A Handy Guide To The Useless Arguments Used By Government Apologists

While I’m generally averse to trying to reduce everything to simple truisms and absolutes, I’m far more wary of anyone trying to escape inescapable fact. 

One such inescapable fact is that at the core of everything that has happened over the past seven years – Daphne Caruana Galizia’s assassination, Joseph Muscat’s takeover of every institution in the country, the rampant corruption, the attacks on press freedom, on freedom of speech, the marriage of organised crime with government – is a battle of values. 

It’s about what kind of community we want to live in. It’s about who the Maltese are, and what they stand for. Are we for true democracy or against it? Are we for helping the vulnerable in society or squashing them? Are we for transparency and honesty and equal opportunities and rule of law, or do we find those notions unpalatable?

This is self-evident to the European Parliament, the Council of Europe, the UN, and indeed everyone else.

But confronting your demons, putting yourself through therapy, admitting you have a problem and taking on the 12 steps of recovery is frightening and difficult. You cannot embark on any of that before you recognise you have a problem and need help. It’s humbling and sometimes humiliating. 

So in Malta many try to drown this reality, reframe it, obscure it.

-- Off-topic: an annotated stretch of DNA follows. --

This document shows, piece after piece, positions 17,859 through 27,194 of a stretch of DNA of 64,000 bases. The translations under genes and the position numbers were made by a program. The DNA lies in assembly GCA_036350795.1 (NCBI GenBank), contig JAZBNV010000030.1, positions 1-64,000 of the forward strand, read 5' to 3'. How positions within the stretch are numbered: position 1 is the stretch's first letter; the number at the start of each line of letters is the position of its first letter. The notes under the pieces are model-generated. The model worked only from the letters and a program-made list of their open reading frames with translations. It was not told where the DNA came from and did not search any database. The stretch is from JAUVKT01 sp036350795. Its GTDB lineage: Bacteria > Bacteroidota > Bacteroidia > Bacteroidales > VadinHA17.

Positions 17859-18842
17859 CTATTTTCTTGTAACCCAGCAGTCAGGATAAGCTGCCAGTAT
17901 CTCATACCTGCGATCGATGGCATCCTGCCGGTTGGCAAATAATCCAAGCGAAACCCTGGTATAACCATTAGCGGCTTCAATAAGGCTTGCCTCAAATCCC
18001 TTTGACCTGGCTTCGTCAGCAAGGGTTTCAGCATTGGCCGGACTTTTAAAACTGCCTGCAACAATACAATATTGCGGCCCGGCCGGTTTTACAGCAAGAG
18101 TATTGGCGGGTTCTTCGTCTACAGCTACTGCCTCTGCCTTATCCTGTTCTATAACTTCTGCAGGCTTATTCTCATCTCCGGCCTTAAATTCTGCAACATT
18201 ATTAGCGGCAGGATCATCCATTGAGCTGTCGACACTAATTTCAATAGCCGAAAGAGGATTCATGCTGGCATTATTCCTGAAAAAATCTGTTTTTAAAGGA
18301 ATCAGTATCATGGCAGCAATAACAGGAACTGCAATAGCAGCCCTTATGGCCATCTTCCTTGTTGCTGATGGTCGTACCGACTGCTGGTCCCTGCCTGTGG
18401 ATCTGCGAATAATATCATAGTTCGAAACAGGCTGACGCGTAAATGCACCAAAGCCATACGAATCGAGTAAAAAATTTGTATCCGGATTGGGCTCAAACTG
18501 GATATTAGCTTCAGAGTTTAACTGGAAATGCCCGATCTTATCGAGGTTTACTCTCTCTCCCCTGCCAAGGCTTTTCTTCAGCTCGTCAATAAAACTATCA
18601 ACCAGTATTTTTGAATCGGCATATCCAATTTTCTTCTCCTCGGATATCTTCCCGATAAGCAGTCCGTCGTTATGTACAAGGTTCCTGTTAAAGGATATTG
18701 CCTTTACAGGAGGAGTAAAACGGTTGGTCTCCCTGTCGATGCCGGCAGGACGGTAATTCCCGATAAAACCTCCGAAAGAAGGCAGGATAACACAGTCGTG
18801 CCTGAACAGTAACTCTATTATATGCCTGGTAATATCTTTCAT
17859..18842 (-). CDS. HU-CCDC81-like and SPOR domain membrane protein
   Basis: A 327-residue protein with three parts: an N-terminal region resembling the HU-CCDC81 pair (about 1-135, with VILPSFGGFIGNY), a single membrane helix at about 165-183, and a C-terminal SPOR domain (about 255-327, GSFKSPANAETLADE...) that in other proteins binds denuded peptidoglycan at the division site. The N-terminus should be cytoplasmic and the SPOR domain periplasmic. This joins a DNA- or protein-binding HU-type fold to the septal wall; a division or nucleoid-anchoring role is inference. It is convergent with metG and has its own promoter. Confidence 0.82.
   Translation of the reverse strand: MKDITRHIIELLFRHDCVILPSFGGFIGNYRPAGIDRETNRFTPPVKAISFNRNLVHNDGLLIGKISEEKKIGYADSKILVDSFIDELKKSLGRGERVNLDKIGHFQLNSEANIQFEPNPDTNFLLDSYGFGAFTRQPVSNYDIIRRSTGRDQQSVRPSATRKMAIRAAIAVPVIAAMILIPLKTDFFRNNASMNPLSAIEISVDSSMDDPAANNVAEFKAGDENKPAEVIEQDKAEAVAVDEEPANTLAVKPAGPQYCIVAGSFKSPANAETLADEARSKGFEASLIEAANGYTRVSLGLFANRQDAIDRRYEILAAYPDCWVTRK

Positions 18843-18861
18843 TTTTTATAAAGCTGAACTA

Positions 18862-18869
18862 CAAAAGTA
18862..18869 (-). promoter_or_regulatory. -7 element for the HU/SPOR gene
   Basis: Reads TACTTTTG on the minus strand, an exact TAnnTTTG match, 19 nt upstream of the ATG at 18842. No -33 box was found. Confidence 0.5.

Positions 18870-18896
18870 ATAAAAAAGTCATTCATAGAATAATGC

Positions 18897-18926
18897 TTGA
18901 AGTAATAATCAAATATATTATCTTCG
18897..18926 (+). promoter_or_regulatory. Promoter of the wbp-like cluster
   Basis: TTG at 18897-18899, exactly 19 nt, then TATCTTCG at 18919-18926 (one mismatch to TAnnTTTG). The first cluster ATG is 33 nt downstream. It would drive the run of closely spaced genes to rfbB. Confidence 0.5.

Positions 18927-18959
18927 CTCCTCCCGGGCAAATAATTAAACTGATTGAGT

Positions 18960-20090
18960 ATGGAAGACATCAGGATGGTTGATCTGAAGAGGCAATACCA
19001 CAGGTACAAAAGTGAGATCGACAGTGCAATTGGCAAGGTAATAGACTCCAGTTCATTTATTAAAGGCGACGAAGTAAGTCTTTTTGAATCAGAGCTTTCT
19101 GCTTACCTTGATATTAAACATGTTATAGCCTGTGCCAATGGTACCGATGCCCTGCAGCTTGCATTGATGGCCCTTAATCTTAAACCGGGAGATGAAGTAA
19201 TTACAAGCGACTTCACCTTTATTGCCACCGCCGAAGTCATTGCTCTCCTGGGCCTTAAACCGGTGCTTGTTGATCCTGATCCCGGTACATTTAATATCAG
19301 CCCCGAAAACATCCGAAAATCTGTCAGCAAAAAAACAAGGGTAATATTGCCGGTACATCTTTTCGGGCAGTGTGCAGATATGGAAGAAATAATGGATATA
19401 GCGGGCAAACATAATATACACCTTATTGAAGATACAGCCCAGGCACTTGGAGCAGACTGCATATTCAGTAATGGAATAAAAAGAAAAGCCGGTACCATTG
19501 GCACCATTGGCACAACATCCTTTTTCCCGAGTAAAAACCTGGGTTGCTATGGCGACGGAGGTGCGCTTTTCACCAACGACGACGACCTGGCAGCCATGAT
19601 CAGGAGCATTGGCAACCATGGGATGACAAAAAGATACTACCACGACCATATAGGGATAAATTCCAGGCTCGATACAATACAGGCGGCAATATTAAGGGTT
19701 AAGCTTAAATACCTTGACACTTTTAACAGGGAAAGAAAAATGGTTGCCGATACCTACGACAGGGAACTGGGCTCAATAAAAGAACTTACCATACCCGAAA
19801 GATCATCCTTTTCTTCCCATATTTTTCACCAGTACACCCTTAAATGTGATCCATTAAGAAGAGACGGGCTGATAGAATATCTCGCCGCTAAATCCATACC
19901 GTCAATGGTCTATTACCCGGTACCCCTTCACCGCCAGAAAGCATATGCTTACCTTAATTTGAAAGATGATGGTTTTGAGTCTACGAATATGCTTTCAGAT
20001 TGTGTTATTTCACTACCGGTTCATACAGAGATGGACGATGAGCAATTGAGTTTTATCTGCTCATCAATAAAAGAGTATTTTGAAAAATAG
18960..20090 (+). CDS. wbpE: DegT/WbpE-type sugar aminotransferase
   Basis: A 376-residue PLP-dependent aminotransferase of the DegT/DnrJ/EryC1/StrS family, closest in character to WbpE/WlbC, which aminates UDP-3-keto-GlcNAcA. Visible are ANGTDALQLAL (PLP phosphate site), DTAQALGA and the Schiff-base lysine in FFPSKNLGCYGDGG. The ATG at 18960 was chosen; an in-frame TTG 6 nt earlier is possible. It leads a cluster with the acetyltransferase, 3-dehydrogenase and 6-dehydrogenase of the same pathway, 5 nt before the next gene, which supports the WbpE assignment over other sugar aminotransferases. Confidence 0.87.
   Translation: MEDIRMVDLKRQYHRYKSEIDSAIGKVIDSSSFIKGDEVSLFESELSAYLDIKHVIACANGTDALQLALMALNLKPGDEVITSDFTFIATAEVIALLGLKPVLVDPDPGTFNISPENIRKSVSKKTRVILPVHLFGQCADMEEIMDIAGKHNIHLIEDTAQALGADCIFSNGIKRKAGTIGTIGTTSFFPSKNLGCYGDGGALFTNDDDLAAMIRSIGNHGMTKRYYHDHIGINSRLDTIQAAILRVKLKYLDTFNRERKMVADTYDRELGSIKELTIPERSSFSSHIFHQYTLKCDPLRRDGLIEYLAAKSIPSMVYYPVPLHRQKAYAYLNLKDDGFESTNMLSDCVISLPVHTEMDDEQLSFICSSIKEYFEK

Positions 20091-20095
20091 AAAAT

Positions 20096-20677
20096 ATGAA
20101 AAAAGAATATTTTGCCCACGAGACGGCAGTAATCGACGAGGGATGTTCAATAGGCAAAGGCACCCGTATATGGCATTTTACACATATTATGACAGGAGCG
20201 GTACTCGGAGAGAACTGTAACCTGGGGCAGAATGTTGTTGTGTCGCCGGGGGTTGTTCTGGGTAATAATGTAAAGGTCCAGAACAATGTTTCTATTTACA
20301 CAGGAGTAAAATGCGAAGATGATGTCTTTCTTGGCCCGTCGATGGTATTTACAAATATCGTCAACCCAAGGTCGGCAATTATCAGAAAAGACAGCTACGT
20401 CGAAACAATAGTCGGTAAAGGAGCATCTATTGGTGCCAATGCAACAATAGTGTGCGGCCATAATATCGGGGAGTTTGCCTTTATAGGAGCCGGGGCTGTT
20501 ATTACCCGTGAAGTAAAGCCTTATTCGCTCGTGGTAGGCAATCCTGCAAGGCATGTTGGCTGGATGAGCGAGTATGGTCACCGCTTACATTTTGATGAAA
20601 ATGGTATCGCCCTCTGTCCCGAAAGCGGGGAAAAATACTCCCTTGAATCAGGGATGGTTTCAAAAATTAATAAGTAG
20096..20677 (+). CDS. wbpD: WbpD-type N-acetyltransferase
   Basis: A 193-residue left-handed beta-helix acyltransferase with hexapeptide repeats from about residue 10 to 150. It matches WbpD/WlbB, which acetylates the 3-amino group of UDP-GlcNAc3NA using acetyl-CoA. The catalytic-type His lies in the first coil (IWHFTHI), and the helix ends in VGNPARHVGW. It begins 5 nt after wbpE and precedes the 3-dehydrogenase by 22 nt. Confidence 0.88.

Here are the main arguments used to avoid addressing this fundamental question, employed by trolls, the government, and certain media wings. They often overlap, and usually it’s a combination of all of them. Know that when you’re talking to someone employing these arguments you’re not dealing with an intellectually honest opponent.


  • Partisan whataboutery
    You’re all familiar with this one. Assume your opponent is a member of the opposition and deflect criticism by referring to the other party’s failings. “The PN was corrupt, therefore you’re in no position to comment”.
  • National whataboutery
    “You get corruption in other countries too” or “this sort of thing also happens in other countries all the time” – to which the only logical response is: so what?
  • Tu Quoque
    A logical extension of the Biblical “let he who is without sin cast the first stone” or the Maltese “Kulhadd ghandu xi jxomm taht ghabtu” , an appeal to hypocrisy, calling your opponent a hypocrite, which is generally a precursor to …



This is when your opponent tries to assume the position of a victim and enjoin others to his/her cause. Labour proponents like to do this by framing the issue as a class battle, for example. It’s the “elite” versus the working class. The moralising pedantic “holier than thou” against the more sincere average Joe. You’ll recognise this from Robert Musumeci’s likely drunk tweeting, from National Book Council Chairman Mark Camilleri trying to paint Daphne as a fascist (lol), from the government rallying Labour supporters to send a message to the rest of the world.

You’ll also recognise it from Raphael Vassallo suggesting the whole world and Reporters Without Borders were being manipulated by Caroline Muscat of The Shift News and Manuel Delia.

It’s important to note that these are not arguments, they’re tactics. You will need to cut through this bullshit and remain focused on the main points at hand. I hope this guide comes in handy!

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